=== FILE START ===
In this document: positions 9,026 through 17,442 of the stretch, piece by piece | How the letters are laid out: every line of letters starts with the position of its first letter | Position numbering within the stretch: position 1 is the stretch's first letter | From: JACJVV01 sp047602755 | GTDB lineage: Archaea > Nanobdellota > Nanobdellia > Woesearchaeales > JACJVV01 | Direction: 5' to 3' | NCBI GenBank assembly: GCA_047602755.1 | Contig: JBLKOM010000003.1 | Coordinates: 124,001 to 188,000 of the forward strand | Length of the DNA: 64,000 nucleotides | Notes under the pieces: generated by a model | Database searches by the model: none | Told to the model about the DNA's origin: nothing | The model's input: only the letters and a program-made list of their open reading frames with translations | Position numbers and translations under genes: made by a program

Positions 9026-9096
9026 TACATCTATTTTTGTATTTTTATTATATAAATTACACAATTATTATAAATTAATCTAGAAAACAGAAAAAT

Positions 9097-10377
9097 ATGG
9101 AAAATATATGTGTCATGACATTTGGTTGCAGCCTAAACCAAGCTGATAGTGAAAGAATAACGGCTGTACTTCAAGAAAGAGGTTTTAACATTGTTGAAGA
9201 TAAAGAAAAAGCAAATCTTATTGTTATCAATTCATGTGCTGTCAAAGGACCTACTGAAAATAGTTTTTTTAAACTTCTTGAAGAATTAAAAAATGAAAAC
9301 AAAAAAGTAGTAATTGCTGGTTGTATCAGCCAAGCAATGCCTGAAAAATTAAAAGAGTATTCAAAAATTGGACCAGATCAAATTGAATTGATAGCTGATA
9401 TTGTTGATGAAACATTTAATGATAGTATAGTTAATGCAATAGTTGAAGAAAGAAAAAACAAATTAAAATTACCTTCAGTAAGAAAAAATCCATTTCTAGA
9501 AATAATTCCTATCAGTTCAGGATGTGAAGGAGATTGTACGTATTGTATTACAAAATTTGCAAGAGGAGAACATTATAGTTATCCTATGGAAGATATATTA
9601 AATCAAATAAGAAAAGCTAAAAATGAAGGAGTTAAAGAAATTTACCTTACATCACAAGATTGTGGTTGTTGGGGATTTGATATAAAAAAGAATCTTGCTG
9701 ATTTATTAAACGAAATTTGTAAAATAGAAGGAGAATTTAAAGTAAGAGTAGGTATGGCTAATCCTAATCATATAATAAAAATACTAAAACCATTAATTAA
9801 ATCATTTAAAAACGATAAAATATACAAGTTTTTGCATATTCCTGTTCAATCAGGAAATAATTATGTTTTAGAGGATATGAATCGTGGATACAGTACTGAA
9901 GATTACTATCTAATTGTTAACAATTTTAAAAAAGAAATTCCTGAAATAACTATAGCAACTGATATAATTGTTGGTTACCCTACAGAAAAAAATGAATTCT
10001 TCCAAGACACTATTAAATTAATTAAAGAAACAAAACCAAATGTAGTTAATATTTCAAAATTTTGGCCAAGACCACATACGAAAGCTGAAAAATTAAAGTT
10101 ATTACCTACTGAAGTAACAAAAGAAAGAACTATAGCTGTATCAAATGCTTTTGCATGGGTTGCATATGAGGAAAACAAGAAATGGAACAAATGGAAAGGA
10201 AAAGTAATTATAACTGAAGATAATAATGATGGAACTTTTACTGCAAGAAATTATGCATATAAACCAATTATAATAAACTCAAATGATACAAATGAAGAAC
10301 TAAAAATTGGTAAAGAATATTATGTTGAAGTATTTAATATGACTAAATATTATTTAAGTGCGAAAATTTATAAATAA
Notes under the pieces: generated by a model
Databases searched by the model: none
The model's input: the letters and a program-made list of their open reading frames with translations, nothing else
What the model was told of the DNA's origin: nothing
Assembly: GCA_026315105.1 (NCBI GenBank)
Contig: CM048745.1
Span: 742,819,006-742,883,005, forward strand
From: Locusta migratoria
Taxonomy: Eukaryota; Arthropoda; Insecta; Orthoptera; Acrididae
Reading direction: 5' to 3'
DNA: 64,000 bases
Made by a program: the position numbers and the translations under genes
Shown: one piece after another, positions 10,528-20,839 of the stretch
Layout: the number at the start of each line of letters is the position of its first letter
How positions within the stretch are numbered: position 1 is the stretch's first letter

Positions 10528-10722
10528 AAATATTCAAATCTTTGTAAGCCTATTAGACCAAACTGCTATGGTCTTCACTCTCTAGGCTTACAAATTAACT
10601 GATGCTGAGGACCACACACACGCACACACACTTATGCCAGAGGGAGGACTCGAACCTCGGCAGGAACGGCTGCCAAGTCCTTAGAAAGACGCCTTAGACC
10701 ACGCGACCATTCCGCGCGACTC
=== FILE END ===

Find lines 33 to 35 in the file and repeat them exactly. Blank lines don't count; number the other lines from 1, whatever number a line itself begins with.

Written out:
How positions within the stretch are numbered: position 1 is the stretch's first letter

Positions 10528-10722
10528 AAATATTCAAATCTTTGTAAGCCTATTAGACCAAACTGCTATGGTCTTCACTCTCTAGGCTTACAAATTAACT